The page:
Into The Fiber: How Sustainable Is Recycled Polyester?

Into The Fiber: How Sustainable Is Recycled Polyester?

We’ve all seen the advertisement claiming a jacket is produced using 5 recycled plastic bottles. The sustainable fashion world seems to be in love with recycled polyester (rPET) fiber. Made from recycled plastic bottles, brands like Patagonia’s love showing off its eco-friendliness.

But does just using recycled plastic make recycled polyester sustainable?

The Bad: Recycled Polyester Production Process

Recycled polyester (rPET) is produced by melting down existing plastic and re-spinning it into new polyester fiber. Although your pants are made from 5 plastic bottles, the process to make your pants also

1)Leaks tons of microplastics into water systems

2)Wastes water due to the inconsistency of rPET fibers

3) Wastes energy due to the inconsistency of rPET fibers

4)Are likely dyed with the same harmful chemicals used in most textile manufacturing

Even companies that use minimal toxic chemicals throughout their supply chain like Patagonia admit that all polyester release microplastics into the environment.

What most brands do not admit is that the rPET production process is incredibly wasteful of water and energy due to the yarn production process and brand color standards. If manufactured perfectly, the production process of rPET can use upwards of 50% less energy compared to virgin polyester. A statistic that brands love to market.

The untold truth is that the majority of yarn and textile factories do not process rPET fibers or fabric on the first pass.

 

In fact, only 20% of PET bottles result in usable yarn due to bottle design and contamination.

The usable yarn is woven into fabric, but due to standards, rPET fabrics are often processed multiple times. The wastefulness and reprocessing can negate the water-saving claims of rPET products and may even use more water to achieve a brand’s standard.

Looking Beyond The Fiber

It’s essential to look beyond the fibers and into the manufacturing process. A garment made from recycled polyester does not mean it was dyed or manufactured responsibly. For example, which would you rather:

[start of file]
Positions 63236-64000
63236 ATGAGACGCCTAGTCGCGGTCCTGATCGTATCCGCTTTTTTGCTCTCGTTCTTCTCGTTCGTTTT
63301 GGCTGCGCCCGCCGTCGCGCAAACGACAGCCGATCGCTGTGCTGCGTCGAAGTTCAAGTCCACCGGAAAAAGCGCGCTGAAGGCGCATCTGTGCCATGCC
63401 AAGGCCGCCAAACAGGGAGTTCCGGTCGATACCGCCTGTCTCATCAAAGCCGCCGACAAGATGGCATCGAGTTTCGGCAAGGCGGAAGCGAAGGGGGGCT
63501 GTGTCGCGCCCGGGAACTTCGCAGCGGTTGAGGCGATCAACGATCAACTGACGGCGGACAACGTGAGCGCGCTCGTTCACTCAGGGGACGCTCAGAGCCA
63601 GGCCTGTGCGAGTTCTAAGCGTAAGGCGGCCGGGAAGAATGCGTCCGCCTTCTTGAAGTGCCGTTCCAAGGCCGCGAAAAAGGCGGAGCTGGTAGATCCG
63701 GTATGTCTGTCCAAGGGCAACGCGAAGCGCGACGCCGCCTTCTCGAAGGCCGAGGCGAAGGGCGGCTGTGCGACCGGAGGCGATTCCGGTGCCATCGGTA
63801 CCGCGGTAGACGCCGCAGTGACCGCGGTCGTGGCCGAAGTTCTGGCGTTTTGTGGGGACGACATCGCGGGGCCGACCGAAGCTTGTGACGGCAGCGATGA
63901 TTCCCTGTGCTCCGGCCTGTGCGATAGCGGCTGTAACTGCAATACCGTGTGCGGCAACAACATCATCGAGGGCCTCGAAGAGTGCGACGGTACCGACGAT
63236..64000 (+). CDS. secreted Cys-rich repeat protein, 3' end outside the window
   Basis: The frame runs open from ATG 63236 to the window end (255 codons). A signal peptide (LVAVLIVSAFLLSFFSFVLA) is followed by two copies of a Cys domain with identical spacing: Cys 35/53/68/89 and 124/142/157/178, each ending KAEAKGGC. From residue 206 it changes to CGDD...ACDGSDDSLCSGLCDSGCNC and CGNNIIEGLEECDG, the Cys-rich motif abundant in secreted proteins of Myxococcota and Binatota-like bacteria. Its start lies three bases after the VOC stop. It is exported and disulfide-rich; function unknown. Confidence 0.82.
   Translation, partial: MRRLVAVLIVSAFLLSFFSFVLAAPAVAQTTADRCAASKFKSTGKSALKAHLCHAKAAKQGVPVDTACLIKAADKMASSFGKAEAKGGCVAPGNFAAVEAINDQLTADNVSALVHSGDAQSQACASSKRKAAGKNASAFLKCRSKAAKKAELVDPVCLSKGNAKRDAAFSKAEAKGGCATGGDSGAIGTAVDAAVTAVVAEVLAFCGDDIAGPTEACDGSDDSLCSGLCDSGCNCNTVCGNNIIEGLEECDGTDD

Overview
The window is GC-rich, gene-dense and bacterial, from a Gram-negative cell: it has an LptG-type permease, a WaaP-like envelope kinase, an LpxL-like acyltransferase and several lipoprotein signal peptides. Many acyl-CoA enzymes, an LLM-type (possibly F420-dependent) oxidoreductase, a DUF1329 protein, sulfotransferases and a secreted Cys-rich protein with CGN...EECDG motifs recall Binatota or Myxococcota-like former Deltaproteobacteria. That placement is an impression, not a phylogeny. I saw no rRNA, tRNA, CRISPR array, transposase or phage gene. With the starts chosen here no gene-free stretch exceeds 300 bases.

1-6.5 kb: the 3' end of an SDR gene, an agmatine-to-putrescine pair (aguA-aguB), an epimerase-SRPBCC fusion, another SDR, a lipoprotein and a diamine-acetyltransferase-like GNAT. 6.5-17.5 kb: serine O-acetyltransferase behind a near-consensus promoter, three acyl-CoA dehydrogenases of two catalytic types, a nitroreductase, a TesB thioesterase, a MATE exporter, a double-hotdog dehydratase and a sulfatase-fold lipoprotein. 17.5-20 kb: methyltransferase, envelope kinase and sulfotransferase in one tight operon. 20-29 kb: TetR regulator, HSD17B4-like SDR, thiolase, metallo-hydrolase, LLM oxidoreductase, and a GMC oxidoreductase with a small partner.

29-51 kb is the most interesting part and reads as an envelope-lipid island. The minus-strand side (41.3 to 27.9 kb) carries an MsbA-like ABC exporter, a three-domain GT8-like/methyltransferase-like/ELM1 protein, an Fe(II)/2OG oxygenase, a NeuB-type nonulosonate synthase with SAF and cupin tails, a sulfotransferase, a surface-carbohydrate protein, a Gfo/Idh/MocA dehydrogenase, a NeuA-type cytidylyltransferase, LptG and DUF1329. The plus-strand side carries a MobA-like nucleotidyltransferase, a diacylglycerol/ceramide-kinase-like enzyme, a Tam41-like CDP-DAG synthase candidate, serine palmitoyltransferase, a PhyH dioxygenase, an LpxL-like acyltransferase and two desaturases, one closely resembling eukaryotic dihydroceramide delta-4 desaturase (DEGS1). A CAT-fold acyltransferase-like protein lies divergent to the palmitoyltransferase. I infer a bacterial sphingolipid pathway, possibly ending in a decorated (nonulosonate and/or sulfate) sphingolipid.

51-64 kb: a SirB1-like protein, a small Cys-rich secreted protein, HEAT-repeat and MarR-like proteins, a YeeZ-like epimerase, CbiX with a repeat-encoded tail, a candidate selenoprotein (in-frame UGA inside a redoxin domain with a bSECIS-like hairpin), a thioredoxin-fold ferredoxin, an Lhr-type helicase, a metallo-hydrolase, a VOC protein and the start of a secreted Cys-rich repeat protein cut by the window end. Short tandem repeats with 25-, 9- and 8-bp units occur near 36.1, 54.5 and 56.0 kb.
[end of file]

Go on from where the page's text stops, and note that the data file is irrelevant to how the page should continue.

A shirt that uses recycled polyester but made in a garment factory that exploits their workers

OR

The identical shirt made with conventional polyester but made in a garment factory that is Fair Trade Approved? 

Tough question right? The point is: Look beyond the fibers and learn its full sustainability story. 

The Good  

 Although the production process of rPET may be wasteful, there are still plenty of reasons why Recycled Polyester is a better alternative to conventional polyester. 

  1.  It’s still Recycling: At the end of the day, rPET keeps 5.9 tons of PET out of our oceans and landfills. 
  2. Uses Less Fossil Fuels: Polyester yarn production is highly dependent on petroleum, and the process releases the second most greenhouse gas emissions to nylon. Since the production of rPETr eliminates the need for polyester yarn extrusion, the process can reduce emissions by 32%.
  3. Polyester is Recyclable: Unlike natural fibers, polyester can be recycled and repurposed.

Should You Buy Recycled Polyester Products?  

Yes.

rPET is undoubtedly a better alternative when compared to virgin polyester. It may not be perfect, but its a step in the right direction.

 

Jon K.

Jon Kirsner, MBA, MSBA, is a supply chain professional with a decade of experience in sustainable manufacturing. His industry experience has exposed him to the truth of the sustainable fashion and consumer goods industries. He does not write as a journalist but as an industry expert and passionate advocate.

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